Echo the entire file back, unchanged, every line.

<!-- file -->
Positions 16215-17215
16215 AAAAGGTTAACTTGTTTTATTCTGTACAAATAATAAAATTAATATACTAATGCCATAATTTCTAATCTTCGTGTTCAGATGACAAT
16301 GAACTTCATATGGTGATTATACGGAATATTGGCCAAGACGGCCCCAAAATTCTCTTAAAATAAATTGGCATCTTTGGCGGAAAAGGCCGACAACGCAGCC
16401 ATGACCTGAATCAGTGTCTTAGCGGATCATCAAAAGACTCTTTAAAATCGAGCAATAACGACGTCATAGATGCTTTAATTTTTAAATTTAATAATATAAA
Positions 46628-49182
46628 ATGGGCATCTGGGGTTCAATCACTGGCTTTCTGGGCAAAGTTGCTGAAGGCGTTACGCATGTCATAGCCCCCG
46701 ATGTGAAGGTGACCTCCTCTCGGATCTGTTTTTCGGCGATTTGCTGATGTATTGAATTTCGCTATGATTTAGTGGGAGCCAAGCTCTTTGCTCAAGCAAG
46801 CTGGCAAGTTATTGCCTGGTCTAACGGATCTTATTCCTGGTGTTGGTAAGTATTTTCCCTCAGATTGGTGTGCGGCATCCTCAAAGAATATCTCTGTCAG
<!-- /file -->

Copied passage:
Positions 16215-17215
16215 AAAAGGTTAACTTGTTTTATTCTGTACAAATAATAAAATTAATATACTAATGCCATAATTTCTAATCTTCGTGTTCAGATGACAAT
16301 GAACTTCATATGGTGATTATACGGAATATTGGCCAAGACGGCCCCAAAATTCTCTTAAAATAAATTGGCATCTTTGGCGGAAAAGGCCGACAACGCAGCC
16401 ATGACCTGAATCAGTGTCTTAGCGGATCATCAAAAGACTCTTTAAAATCGAGCAATAACGACGTCATAGATGCTTTAATTTTTAAATTTAATAATATAAA
Positions 46628-49182
46628 ATGGGCATCTGGGGTTCAATCACTGGCTTTCTGGGCAAAGTTGCTGAAGGCGTTACGCATGTCATAGCCCCCG
46701 ATGTGAAGGTGACCTCCTCTCGGATCTGTTTTTCGGCGATTTGCTGATGTATTGAATTTCGCTATGATTTAGTGGGAGCCAAGCTCTTTGCTCAAGCAAG
46801 CTGGCAAGTTATTGCCTGGTCTAACGGATCTTATTCCTGGTGTTGGTAAGTATTTTCCCTCAGATTGGTGTGCGGCATCCTCAAAGAATATCTCTGTCAG